Why Moon Knight’s portrayal of his mental illness will be pivotal
moon knight is slated for release on Disney+ in March 2022, and it offers a great opportunity to portray mental health with it. So far, MCU TV shows have focused heavily on mental health, exploring topics in a variety of directions. Moon Knight’s character has a largely misunderstood condition, dissociative identity disorder (DID), which has a history of mistreatment in fiction. Naturally, some members of the audience are concerned about the quality moon knight will present the mental illness of its main character, played by actor Oscar Isaac.
Mental health allegories are common among Marvel characters, often forming a core part of their appeal. moon knight is slightly different in this respect, as his mental illness is not just allegorical but central to his characterization. Moon Knight, aka Marc Spector, knows and understands his condition in the comic canon. He was diagnosed at an early age and is aware of it and accepts it, even when those around him find it difficult to adapt. The MCU Trailer moon knight The series, however, has a chaotic and confusing tone that has left some comic book readers unsure of how the show will handle this aspect of the character. Naturally, removing the character’s understanding of themselves can cause issues for how they are displayed on screen.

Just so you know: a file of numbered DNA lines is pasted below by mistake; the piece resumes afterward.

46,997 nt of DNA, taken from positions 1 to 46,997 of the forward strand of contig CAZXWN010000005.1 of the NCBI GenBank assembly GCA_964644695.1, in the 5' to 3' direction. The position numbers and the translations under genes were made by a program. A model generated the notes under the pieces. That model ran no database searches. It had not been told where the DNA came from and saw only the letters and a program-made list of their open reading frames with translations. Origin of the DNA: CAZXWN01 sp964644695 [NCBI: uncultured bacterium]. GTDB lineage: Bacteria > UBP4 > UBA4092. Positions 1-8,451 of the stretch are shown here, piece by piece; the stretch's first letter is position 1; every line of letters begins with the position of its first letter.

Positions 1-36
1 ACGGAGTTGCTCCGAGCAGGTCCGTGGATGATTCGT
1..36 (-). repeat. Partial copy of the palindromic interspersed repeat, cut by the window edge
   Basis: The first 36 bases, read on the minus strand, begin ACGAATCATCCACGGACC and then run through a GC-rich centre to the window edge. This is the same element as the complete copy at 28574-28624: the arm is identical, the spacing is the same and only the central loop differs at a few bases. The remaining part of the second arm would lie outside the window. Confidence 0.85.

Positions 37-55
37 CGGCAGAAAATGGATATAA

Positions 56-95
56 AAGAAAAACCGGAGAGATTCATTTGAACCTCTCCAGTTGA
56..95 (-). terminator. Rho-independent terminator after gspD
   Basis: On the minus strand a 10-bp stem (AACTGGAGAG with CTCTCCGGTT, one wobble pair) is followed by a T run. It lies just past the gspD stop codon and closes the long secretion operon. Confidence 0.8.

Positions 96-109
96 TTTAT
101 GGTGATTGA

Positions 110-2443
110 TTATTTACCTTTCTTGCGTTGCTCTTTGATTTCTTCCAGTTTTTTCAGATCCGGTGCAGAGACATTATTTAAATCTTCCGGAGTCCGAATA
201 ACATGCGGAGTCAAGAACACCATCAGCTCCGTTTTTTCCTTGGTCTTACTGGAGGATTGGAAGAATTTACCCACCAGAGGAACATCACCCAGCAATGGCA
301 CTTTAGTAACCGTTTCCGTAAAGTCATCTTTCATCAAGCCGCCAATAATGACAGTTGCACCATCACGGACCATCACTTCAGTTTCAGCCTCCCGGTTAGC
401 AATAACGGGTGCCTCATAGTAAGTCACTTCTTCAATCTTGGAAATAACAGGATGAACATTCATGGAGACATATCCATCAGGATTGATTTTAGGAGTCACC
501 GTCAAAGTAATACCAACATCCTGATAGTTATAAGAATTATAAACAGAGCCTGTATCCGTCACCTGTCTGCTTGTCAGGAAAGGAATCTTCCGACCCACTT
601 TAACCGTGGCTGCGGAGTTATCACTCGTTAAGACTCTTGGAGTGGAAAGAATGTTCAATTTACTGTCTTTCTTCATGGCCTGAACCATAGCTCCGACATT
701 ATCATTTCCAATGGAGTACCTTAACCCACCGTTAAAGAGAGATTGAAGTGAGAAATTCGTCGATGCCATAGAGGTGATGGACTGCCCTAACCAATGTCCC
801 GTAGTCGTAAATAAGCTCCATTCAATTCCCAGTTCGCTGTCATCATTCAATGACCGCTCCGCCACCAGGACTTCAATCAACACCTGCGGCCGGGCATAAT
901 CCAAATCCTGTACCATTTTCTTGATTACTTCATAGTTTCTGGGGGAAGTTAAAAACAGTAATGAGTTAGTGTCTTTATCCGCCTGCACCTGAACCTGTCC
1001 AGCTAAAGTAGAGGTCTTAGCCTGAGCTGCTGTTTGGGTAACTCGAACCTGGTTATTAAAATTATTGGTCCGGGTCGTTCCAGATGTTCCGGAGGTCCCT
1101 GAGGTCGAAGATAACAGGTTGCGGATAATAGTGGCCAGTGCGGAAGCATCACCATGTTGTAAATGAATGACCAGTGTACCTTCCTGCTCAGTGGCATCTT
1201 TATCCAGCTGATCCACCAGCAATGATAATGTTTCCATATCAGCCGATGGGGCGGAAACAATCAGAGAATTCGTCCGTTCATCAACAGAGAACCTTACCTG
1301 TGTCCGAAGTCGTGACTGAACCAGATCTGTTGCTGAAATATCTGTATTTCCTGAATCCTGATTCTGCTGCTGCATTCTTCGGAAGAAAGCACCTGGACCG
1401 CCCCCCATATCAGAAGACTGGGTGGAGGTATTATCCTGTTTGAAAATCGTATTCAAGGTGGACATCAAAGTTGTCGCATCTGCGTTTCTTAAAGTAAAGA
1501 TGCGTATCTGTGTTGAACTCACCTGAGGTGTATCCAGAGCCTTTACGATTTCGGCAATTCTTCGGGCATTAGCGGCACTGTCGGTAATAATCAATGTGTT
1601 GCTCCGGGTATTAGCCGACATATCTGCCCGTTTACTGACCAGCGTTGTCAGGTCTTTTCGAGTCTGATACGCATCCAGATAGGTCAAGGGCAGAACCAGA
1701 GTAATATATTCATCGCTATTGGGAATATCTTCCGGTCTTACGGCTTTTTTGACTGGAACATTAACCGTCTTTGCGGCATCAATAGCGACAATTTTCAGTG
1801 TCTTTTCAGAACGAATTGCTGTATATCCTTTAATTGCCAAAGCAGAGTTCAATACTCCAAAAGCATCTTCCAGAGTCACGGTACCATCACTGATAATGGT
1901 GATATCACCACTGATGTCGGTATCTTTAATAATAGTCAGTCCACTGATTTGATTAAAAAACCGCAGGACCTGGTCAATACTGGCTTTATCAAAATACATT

Simply, moon knight is a great opportunity to further improve the understanding and perception of mental health, but doing so will require going beyond the kind of psychological thriller tropes that have already been used extensively in film. Entire communities are regularly stigmatized for their mental illnesses. As with any marginalized group, good representation in popular high profile media, such as how Jinx was treated in Esoteric, can play an important role in making things better for them. The MCU has spent a lot of time exploring mental health and has given some thought-provoking depictions of conditions like PTSD in the past. For them to continue this trend with even more stigmatized conditions would be a welcome move, but Moon Knight’s particular mental illness has been so consistently abused that it will require care to get it right.